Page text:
I’ll eventually add a video to this tutorial. Let me know if you’d like me to explain anything else in detail. *to anyone else reading this, feel free to leave your questions/suggestions as well*. I’m taking notes!

      • Thanks much for your answer . Yes I’d like a detailed explanation about something (concerning hair and beards) .

        Shading a continuous surface (a wall, a face, a vase etc) consists in simulating the amount of reflected light .
        But for a continuous surface the amount of reflected light is also continuous what makes things simple .
        That means that the technique to be used is to create gradients from dark to light . The gradients will be different, have different orientation etc but they will all be gradients . This can be typically done with smudging and blending .

        Now hairs are something completely different . They form neither a surface nor are continuous .
        Every single hair is reflecting light and as their position/orientation is not identical, one doesn’t get gradients .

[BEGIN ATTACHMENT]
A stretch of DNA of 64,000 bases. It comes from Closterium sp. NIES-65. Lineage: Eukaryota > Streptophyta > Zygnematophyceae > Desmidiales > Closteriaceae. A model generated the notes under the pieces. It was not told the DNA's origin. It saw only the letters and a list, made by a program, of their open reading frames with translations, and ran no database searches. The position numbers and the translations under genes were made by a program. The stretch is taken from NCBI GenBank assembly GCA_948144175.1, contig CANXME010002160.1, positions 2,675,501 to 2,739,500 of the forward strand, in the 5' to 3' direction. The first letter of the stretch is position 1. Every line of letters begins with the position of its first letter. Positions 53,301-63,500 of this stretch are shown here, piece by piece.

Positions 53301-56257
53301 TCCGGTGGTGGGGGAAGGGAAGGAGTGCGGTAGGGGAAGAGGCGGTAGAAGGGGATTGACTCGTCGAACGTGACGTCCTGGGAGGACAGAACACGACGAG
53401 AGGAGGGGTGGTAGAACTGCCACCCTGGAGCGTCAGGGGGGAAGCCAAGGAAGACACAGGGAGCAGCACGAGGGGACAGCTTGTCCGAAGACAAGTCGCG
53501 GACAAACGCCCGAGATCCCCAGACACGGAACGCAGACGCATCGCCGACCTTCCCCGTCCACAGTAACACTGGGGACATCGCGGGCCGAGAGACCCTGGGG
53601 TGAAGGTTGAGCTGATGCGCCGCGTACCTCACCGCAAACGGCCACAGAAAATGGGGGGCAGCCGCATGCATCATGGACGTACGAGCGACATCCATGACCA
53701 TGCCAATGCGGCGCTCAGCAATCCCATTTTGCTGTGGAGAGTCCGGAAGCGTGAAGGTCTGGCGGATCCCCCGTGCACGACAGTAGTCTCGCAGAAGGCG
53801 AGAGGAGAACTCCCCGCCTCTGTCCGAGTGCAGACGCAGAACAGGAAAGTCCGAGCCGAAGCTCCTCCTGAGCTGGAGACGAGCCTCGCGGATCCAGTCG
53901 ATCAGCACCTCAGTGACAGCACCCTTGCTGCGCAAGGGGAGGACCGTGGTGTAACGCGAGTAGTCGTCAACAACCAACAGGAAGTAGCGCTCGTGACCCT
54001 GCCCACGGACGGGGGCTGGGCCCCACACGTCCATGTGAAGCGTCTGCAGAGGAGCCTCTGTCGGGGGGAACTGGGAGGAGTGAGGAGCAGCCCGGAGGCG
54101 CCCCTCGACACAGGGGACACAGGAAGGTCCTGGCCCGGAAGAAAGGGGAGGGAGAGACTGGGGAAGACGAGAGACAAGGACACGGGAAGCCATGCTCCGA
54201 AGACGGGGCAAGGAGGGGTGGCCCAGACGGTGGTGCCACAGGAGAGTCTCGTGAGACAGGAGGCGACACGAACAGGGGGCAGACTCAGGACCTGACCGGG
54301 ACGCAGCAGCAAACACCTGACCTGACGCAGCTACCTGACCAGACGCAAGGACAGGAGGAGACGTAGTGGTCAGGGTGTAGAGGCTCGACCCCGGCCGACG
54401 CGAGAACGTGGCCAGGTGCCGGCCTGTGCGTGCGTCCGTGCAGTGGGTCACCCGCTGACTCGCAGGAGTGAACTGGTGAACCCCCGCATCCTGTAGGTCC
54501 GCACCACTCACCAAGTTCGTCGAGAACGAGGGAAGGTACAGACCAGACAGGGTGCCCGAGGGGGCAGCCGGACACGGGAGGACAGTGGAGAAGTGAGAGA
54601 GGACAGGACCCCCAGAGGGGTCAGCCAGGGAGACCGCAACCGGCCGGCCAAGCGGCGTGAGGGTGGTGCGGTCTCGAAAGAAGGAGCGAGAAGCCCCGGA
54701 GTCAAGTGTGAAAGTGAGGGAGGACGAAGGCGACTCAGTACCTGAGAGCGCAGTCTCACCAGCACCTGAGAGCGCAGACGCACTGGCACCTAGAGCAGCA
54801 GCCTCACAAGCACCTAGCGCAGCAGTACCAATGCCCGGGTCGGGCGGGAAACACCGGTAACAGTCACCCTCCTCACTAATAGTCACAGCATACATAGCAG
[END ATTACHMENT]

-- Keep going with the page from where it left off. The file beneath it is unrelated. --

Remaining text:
What one gets instead are strongly contrasting thin strands some reflecting much (e.g almost white) and right beside others reflecting little (e.g almost black) .
        So even if the side of the head oriented towards the light is generically lighter, there are still strands that are very dark and vice versa for the darker side of the head .
        Unfortunately it is precisely this irregular, non gradient like, very contrasted superposition of dark and light strands which makes realistic hairs .
        That’s why if I use the “standard” shading, the hairs look too much like a continuous “solid” surface and if I go more for individual hair drawing it is missing volume .